> MapVector.insert(make_pair("string1", vector<string>());


    Maybe your all's examples are more correct, but the way I've coded it,
    it works. When I print the list out the substrings print out under
    string5 which is where they were added. The other vector<string>s
    remain empty. I'll play with it the other way too. I don't
    necessarily want to store pointers to vector<string> I just wanted a
    way to create blank vector<string> and not have them all be
    duplicates. Thus, I think insert() is making it's own copies which is
    fine with me.
     
    Mr. K.V.B.L., Sep 11, 2008
    #6
  7. Re: map<string, vector<string> > Question about partial initialization

    In message
    <>, Mr.
    K.V.B.L. <> writes
    >On Sep 11, 2:20 pm, wrote:
    >> Mr. K.V.B.L. wrote:
    >> > I want to start a map with keys but an empty vector<string>.  Not sure
    >> > what the syntax is here.

    >>
    >> > Something like:

    >>
    >> >     map<string, vector<string> > MapVector;

    >>
    >> >     MapVector.insert(make_pair("string1", new vector<string>));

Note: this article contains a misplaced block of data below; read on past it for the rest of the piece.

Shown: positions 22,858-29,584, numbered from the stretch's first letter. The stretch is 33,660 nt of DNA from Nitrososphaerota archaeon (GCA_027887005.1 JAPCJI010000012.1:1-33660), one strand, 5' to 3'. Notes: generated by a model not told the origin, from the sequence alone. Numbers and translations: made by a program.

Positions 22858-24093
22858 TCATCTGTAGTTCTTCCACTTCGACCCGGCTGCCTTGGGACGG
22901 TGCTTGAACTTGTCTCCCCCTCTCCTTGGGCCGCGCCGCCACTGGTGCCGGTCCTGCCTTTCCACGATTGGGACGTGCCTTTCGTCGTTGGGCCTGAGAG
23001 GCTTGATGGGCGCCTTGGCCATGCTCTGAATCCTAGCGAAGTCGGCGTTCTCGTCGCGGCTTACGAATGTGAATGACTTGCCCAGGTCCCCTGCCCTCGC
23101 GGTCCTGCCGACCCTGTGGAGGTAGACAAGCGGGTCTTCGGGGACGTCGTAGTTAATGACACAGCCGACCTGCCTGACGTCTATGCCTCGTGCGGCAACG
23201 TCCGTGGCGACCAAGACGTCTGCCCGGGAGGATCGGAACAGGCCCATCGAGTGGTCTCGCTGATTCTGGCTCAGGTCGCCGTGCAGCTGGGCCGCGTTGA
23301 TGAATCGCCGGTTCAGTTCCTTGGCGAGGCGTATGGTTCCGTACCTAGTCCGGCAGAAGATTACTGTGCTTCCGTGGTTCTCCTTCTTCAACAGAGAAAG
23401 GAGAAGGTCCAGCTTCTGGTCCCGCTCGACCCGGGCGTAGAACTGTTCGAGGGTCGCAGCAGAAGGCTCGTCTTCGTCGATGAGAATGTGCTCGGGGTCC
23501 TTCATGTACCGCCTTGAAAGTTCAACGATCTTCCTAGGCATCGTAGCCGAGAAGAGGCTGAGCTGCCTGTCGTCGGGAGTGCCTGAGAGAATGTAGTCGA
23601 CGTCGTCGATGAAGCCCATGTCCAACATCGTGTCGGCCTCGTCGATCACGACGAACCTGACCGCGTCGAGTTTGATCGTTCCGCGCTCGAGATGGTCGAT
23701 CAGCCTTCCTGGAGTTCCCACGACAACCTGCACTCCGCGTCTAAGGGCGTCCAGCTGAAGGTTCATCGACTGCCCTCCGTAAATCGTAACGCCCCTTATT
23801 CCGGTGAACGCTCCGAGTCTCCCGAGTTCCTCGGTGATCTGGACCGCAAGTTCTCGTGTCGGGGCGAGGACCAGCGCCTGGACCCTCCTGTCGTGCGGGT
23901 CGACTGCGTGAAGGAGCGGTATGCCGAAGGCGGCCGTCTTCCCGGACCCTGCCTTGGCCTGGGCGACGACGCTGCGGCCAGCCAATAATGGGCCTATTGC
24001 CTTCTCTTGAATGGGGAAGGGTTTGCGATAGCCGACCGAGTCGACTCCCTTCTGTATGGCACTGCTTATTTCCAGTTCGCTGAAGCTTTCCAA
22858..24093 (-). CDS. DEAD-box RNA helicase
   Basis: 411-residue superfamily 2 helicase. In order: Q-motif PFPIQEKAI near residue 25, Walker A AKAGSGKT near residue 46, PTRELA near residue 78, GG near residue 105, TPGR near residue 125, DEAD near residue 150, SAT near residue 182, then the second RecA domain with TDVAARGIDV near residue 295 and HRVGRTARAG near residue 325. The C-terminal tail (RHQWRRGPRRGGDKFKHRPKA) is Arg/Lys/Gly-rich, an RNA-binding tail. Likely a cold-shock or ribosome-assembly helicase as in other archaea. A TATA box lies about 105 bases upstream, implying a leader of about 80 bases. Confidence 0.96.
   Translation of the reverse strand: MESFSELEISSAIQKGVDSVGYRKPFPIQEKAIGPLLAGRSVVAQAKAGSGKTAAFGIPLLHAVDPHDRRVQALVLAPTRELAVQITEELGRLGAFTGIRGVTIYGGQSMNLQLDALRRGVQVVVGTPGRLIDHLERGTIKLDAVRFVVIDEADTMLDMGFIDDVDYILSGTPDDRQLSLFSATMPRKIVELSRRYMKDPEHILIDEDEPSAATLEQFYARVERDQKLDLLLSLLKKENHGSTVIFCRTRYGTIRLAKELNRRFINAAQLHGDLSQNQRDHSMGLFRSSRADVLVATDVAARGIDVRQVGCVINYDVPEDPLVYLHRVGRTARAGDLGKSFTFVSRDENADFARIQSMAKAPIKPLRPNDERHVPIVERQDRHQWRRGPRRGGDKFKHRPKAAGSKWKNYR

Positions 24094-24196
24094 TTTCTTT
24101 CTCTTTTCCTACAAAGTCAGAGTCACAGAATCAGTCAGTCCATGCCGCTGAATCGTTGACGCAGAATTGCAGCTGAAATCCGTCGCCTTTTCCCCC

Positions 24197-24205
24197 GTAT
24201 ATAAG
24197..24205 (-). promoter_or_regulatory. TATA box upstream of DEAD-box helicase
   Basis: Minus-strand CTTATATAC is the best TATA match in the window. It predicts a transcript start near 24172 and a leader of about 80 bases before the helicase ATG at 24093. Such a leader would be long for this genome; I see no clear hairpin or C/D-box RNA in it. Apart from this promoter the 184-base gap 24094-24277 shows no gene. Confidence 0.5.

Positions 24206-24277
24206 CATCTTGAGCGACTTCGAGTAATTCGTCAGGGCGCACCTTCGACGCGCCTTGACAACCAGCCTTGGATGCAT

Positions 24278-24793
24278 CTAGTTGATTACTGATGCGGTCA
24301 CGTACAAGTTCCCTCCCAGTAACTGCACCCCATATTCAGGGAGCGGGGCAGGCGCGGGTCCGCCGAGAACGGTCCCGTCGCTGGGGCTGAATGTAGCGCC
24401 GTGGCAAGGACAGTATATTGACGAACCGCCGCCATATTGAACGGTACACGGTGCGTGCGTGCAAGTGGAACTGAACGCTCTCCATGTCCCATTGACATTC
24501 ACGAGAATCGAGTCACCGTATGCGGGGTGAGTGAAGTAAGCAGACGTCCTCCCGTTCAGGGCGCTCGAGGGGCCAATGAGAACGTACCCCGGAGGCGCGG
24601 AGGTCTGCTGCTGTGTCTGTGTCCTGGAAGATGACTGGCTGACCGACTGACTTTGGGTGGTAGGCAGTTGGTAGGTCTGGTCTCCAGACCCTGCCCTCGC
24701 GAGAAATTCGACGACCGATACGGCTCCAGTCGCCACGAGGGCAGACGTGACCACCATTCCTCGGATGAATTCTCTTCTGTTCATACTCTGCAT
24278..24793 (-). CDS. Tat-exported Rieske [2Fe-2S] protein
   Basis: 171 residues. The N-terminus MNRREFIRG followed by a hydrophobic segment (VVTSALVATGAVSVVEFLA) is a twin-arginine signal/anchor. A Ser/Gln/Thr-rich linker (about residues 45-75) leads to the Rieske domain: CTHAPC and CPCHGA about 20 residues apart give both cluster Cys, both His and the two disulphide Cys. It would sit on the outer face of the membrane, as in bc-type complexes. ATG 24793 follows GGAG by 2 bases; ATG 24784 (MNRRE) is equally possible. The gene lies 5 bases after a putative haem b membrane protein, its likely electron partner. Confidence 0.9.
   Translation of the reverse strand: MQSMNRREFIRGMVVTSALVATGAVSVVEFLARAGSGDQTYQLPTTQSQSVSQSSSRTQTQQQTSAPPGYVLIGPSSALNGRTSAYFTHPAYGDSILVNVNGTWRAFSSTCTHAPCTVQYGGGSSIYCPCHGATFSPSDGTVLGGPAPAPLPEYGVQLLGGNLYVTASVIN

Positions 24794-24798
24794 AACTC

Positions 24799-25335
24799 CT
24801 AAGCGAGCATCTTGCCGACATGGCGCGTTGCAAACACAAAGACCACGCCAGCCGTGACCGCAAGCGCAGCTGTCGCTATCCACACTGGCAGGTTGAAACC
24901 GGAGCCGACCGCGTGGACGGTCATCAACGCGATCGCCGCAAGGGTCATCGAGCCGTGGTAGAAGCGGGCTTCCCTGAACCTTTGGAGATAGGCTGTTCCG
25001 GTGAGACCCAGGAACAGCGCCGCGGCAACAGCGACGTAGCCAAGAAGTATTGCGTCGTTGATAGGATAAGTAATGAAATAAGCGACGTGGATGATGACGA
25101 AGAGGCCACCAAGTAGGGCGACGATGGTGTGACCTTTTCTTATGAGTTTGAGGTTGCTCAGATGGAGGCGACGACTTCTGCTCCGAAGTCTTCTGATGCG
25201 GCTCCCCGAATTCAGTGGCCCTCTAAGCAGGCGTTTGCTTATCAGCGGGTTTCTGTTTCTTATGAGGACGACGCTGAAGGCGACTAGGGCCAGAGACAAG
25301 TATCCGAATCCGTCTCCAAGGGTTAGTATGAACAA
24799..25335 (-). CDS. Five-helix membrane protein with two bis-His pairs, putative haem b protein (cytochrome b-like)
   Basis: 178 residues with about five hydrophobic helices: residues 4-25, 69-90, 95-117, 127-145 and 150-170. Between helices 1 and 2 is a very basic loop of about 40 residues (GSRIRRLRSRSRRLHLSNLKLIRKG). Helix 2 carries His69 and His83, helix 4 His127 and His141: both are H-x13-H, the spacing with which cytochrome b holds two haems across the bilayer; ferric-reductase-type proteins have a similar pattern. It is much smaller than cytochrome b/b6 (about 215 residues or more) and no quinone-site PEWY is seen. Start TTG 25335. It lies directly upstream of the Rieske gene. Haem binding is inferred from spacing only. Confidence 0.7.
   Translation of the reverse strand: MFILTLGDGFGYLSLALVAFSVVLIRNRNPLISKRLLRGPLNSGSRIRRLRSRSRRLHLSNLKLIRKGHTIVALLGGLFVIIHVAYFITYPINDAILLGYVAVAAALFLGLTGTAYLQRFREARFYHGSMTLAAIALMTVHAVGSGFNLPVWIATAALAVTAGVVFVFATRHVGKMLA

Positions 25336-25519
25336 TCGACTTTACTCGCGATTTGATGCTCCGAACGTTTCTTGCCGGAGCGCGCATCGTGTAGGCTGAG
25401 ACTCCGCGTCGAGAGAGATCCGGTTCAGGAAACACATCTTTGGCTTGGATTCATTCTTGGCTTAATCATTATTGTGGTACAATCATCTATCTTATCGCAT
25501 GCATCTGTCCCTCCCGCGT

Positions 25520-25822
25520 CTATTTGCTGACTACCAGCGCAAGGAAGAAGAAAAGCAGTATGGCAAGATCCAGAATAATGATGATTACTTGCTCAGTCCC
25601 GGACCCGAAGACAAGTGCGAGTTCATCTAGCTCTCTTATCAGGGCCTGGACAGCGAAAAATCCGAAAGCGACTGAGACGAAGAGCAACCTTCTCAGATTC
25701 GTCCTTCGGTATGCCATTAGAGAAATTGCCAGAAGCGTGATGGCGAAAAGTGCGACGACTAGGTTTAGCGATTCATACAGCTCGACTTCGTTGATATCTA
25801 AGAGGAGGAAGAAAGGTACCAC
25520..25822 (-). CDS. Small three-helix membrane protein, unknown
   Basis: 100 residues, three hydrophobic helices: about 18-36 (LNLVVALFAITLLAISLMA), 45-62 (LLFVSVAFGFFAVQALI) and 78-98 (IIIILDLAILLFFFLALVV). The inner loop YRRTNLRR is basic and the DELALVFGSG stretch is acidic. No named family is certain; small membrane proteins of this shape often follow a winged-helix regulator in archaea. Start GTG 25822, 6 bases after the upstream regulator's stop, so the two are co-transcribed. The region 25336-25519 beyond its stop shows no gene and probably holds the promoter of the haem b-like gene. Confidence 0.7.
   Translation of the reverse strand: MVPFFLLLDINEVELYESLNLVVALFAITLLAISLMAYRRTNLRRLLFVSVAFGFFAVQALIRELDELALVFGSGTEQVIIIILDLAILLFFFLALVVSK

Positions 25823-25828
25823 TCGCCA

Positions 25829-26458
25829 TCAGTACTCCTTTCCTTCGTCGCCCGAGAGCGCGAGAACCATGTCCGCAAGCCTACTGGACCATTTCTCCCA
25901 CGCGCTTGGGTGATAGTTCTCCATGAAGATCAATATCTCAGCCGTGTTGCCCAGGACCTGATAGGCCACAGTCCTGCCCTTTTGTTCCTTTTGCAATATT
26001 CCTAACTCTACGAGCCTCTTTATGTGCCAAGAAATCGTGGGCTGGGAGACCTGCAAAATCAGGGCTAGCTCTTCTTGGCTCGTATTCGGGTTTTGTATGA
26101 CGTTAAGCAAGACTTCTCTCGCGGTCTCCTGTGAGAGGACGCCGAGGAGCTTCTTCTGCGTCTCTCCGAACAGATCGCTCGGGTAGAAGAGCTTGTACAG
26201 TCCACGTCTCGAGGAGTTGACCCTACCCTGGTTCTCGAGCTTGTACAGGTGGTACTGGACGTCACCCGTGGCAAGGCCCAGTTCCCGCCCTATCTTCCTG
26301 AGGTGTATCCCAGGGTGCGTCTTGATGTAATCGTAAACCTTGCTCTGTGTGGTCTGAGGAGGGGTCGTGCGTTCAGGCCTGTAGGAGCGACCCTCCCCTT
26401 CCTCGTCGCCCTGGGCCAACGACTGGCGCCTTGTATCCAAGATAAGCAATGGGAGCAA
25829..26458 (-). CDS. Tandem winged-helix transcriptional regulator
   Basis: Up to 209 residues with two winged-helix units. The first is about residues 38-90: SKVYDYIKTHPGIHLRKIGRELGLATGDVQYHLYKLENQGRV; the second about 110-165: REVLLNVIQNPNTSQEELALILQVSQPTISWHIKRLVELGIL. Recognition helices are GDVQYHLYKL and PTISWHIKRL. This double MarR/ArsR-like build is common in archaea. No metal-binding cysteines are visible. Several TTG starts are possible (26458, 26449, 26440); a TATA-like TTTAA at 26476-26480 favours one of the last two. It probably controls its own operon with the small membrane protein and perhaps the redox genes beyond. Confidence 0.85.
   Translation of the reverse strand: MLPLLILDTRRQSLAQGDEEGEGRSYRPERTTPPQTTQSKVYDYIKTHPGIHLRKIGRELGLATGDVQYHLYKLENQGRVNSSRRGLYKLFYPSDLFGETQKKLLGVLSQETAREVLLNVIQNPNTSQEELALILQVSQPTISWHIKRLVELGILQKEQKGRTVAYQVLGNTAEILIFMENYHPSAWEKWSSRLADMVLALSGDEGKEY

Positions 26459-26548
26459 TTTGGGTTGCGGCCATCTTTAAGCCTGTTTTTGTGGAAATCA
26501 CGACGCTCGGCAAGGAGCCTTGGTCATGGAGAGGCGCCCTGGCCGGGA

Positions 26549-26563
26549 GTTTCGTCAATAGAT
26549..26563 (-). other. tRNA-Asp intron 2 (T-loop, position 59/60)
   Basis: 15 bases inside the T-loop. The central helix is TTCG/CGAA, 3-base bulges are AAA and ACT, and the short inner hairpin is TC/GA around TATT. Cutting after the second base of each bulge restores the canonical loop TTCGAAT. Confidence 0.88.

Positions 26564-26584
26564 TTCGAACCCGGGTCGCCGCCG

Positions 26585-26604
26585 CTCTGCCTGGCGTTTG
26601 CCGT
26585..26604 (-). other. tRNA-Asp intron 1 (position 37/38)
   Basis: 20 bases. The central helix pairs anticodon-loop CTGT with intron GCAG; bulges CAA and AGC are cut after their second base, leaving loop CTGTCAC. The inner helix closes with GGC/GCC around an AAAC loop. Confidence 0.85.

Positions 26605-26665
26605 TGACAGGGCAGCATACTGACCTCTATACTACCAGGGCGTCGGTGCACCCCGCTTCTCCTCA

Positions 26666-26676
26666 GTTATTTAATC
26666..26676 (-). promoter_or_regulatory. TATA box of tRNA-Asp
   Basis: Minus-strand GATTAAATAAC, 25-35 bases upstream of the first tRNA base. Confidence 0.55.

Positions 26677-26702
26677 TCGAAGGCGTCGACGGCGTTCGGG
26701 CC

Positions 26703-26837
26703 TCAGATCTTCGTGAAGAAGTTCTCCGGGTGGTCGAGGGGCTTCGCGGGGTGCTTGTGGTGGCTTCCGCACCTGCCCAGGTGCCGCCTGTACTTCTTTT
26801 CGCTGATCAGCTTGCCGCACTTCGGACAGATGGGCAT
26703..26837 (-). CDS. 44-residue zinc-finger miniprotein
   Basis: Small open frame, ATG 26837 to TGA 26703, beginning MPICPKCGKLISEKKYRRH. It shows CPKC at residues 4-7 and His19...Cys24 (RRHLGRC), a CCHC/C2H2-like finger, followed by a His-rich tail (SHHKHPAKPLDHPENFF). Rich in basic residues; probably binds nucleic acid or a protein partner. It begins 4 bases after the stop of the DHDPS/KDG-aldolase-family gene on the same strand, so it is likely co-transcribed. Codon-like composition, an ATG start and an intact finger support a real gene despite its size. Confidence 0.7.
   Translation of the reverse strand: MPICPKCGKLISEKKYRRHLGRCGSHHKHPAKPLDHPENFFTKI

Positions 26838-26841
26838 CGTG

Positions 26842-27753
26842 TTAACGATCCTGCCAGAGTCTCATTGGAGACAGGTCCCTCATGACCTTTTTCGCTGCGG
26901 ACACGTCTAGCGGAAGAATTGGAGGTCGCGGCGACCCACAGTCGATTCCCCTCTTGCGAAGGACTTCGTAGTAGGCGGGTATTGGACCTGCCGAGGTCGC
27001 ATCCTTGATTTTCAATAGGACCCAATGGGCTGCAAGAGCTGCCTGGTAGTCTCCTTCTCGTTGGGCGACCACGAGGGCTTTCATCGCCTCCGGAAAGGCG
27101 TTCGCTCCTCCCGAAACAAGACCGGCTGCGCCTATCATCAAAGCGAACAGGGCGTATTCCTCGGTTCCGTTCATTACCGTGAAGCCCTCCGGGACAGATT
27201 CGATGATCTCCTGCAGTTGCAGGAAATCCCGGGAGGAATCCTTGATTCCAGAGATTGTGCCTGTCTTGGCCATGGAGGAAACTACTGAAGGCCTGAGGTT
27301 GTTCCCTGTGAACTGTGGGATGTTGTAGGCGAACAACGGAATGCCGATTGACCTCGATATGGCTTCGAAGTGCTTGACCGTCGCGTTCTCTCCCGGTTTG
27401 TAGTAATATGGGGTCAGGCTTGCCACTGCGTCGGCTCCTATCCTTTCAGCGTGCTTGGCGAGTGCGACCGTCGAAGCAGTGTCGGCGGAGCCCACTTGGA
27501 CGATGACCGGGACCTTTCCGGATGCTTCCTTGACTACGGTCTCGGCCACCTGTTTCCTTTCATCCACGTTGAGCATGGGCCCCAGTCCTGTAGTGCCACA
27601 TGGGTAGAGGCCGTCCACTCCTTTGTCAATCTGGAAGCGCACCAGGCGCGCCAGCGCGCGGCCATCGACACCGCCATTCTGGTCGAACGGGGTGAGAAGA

>> >     MapVector.insert(make_pair("string2", new vector<string>));
    >> >     MapVector.insert(make_pair("string3", new vector<string>));
    >> >     MapVector.insert(make_pair("string4", new vector<string>));
    >> >     MapVector.insert(make_pair("string5", new vector<string>));
    >> >     MapVector.insert(make_pair("string6", new vector<string>));


    Never type "new" without knowing why you need to use it. C++ is not
    Java.
    >>
    >> > Obviously this isn't right, hence my question.

    >>
    >> May be you want to do this?
    >> MapVector.insert(make_pair("string1", vector<string>());


    Simpler would be

    MapVector["string1"];
    MapVector["string2"];
    // etc.

    Simplest is to do nothing at all, until you want to add an entry, then
    e.g.

    MapVector["string3"].push_back("something");

    Looking up non-existent std::map entries with operator[] creates them,
    using the default constructor for the value part.

    >
    >Maybe your all's examples are more correct, but the way I've coded it,
    >it works. When I print the list out the substrings print out under
    >string5 which is where they were added. The other vector<string>s
    >remain empty. I'll play with it the other way too. I don't
    >necessarily want to store pointers to vector<string>


    Then simply don't use pointers.

    > I just wanted a
    >way to create blank vector<string> and not have them all be
    >duplicates. Thus, I think insert() is making it's own copies which is
    >fine with me.


    It is. The C++ standard containers all use copy semantics.

    --
    Richard Herring
     
    Richard Herring, Sep 16, 2008
    #7